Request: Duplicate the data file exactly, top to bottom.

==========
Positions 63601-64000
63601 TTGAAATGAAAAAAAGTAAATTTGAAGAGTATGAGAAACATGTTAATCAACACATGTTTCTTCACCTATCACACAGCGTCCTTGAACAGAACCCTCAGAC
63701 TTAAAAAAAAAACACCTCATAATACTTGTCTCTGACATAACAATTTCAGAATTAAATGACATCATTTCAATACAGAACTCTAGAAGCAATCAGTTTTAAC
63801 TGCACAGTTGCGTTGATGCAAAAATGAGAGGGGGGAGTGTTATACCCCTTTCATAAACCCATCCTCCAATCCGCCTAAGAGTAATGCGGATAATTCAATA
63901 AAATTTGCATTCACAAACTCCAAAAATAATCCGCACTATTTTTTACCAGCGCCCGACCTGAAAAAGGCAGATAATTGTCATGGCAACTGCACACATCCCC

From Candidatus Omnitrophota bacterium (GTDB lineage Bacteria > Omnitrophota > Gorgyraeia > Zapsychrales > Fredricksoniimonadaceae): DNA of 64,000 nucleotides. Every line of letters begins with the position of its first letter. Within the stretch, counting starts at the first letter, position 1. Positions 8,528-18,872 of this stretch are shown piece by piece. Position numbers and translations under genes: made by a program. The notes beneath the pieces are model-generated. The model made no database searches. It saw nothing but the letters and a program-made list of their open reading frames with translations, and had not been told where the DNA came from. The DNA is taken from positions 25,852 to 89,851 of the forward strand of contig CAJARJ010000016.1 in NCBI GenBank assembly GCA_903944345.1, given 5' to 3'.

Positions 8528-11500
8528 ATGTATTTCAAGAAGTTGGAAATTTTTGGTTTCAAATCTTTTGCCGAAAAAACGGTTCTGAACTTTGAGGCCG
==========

Positions 63601-64000
63601 TTGAAATGAAAAAAAGTAAATTTGAAGAGTATGAGAAACATGTTAATCAACACATGTTTCTTCACCTATCACACAGCGTCCTTGAACAGAACCCTCAGAC
63701 TTAAAAAAAAAACACCTCATAATACTTGTCTCTGACATAACAATTTCAGAATTAAATGACATCATTTCAATACAGAACTCTAGAAGCAATCAGTTTTAAC
63801 TGCACAGTTGCGTTGATGCAAAAATGAGAGGGGGGAGTGTTATACCCCTTTCATAAACCCATCCTCCAATCCGCCTAAGAGTAATGCGGATAATTCAATA
63901 AAATTTGCATTCACAAACTCCAAAAATAATCCGCACTATTTTTTACCAGCGCCCGACCTGAAAAAGGCAGATAATTGTCATGGCAACTGCACACATCCCC

From Candidatus Omnitrophota bacterium (GTDB lineage Bacteria > Omnitrophota > Gorgyraeia > Zapsychrales > Fredricksoniimonadaceae): DNA of 64,000 nucleotides. Every line of letters begins with the position of its first letter. Within the stretch, counting starts at the first letter, position 1. Positions 8,528-18,872 of this stretch are shown piece by piece. Position numbers and translations under genes: made by a program. The notes beneath the pieces are model-generated. The model made no database searches. It saw nothing but the letters and a program-made list of their open reading frames with translations, and had not been told where the DNA came from. The DNA is taken from positions 25,852 to 89,851 of the forward strand of contig CAJARJ010000016.1 in NCBI GenBank assembly GCA_903944345.1, given 5' to 3'.

Positions 8528-11500
8528 ATGTATTTCAAGAAGTTGGAAATTTTTGGTTTCAAATCTTTTGCCGAAAAAACGGTTCTGAACTTTGAGGCCG